Last week I wrote about some differences in today's recommended diets. Many experts recommend higher amounts of lean proteins and lots of veggies and fruits. A little fat is OK, as are whole grains (in moderation). But white, starchy carbohydrates like white rice, pasta and potatoes are a big no except on special occasions.
I noted the above was different than a decade ago when carbs were not deemed such a bad thing. Then, the emphasis was much more geared toward low-fat and fat-free products. Not fun.
I've also noticed some differences in how we're "supposed" to approach exercise these days. As a wannabee runner, I find these shifts fascinating.
Right, wrong or indifferent, intensity is the name of the game now. A decade ago, I had trainers encourage me to shoot for at least a couple days of LSD (long, slow distance) runs combined with other forms of aerobic exercise and weight resistance training for a good balance. In terms of the aerobic exercise, we were told to shoot for our target fat burning zone. In other words, push yourself, but not so hard that you'd be out of your fat-burning zone. You should be able to sustain yourself, with a little discomfort, for a good 45 minutes during your workout sessions, about 5 days a week.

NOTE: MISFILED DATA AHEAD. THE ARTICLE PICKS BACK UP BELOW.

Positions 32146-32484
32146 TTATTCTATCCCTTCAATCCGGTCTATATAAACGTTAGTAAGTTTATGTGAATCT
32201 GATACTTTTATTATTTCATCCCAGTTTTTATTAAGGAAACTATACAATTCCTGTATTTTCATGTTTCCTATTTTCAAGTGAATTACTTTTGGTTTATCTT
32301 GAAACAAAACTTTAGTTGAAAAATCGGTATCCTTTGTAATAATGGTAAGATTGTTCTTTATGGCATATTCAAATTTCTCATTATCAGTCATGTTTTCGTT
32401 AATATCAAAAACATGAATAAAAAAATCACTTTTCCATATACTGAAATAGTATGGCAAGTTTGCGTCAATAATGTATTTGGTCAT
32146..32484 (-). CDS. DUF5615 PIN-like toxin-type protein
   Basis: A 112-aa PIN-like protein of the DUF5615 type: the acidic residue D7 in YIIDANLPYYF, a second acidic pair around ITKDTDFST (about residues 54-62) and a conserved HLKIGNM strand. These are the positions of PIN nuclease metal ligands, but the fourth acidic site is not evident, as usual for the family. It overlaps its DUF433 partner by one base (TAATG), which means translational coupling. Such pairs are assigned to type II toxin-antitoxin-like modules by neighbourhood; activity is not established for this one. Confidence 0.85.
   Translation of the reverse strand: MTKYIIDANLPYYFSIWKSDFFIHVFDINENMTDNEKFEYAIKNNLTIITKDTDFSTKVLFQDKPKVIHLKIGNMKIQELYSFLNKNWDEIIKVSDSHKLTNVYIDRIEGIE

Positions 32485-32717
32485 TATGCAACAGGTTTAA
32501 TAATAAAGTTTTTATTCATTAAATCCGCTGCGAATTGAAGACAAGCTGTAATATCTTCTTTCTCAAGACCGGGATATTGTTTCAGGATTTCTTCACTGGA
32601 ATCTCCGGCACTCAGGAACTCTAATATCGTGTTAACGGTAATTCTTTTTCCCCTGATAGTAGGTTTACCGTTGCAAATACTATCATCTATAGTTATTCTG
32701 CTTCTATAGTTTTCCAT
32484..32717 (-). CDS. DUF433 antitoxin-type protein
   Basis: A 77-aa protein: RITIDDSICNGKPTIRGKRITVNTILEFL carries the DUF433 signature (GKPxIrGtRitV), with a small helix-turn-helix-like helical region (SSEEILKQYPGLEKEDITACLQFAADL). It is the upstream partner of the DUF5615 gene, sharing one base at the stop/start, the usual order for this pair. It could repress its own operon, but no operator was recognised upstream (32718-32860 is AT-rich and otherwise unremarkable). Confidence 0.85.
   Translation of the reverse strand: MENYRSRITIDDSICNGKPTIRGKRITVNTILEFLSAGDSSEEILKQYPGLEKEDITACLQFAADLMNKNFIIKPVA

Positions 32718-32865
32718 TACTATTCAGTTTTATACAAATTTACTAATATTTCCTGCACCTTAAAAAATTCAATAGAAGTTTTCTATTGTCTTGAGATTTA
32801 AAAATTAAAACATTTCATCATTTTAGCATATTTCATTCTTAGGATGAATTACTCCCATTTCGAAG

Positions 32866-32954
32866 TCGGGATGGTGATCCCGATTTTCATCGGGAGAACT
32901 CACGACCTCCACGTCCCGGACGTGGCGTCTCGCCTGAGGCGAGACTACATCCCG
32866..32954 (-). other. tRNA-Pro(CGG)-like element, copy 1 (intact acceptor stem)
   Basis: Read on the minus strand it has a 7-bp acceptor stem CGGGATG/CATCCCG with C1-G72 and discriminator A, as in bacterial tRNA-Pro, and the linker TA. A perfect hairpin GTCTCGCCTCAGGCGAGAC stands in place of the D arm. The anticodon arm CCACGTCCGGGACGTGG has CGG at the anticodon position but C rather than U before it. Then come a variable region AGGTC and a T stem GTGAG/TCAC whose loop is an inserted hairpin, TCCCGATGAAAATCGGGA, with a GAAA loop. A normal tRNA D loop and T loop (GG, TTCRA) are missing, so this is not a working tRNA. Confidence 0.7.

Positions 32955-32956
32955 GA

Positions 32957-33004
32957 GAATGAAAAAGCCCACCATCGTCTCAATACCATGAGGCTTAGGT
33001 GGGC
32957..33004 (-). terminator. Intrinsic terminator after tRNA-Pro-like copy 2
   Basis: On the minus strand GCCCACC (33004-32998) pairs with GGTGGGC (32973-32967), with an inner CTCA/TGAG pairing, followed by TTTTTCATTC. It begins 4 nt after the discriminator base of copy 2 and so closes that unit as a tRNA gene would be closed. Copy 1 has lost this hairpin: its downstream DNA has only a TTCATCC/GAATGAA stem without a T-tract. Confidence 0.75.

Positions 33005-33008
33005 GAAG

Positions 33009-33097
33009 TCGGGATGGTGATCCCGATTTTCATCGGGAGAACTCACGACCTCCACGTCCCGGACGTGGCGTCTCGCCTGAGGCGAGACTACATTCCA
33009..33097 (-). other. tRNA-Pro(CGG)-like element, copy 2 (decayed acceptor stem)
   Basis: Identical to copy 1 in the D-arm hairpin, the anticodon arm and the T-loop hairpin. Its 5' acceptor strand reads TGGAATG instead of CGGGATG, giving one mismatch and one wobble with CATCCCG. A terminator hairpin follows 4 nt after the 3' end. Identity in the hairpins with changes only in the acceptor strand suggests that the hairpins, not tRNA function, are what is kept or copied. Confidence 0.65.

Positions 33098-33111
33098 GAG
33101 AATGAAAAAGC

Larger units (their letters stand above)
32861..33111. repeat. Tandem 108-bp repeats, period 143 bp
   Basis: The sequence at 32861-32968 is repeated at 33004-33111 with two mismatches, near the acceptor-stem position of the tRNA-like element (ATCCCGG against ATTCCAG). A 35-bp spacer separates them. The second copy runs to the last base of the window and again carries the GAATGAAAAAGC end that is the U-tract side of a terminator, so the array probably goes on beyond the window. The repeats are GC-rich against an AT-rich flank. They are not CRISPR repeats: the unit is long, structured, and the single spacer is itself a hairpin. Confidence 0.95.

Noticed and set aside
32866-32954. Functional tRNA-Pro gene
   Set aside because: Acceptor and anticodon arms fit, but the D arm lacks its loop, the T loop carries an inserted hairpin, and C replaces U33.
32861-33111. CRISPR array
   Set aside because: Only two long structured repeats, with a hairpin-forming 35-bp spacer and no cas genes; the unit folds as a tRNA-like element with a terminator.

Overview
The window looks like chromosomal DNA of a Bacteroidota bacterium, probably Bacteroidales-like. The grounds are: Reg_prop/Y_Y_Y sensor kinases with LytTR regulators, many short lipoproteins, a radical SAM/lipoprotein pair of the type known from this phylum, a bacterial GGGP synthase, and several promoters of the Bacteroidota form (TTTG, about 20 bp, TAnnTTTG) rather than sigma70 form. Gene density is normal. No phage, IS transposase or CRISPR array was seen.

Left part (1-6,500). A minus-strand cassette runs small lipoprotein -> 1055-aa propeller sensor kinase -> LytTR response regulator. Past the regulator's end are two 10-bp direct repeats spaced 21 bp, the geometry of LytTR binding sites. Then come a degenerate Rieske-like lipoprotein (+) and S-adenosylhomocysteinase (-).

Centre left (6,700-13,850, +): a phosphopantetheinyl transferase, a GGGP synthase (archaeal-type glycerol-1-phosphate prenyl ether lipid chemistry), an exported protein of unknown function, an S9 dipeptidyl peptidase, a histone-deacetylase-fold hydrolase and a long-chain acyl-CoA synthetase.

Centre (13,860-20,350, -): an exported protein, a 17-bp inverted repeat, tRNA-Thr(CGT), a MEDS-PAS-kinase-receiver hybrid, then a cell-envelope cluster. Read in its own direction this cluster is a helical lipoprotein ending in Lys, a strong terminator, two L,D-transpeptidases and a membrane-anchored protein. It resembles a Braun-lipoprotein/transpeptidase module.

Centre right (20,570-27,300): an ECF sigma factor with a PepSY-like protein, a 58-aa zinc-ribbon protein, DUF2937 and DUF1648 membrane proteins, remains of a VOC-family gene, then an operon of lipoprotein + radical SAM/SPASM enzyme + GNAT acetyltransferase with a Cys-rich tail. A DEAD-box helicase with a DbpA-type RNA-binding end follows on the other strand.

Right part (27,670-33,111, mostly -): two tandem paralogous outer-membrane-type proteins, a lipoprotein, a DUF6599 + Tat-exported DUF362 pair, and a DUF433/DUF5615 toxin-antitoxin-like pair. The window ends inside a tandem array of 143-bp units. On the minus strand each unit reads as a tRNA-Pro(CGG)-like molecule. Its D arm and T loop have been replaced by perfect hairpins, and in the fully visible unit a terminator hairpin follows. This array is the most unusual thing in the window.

I was talking to a nutrition and exercise specialist a couple weeks ago and was proud to tell her I'd reached a point where I could jog a couple miles again, or do a nice LSD combined with jogging and walking intervals.
I was surprised when she asked me to tweak my routine a bit. She told me to focus less on the time and more on the intensity. Run faster, she said, even if that means you're only on the treadmill for 25 minutes. That, combined with resistance training will bring on the results.
I nodded my head at her advice, but the look on my face must have shown I wasn't fully convinced. How could 25 minutes out of my fat burning zone be better than 45 minutes at a more comfortable pace?
"Have you ever seen a fat sprinter?" she asked.
I couldn't argue with that, and so I'm giving the modern approach a try.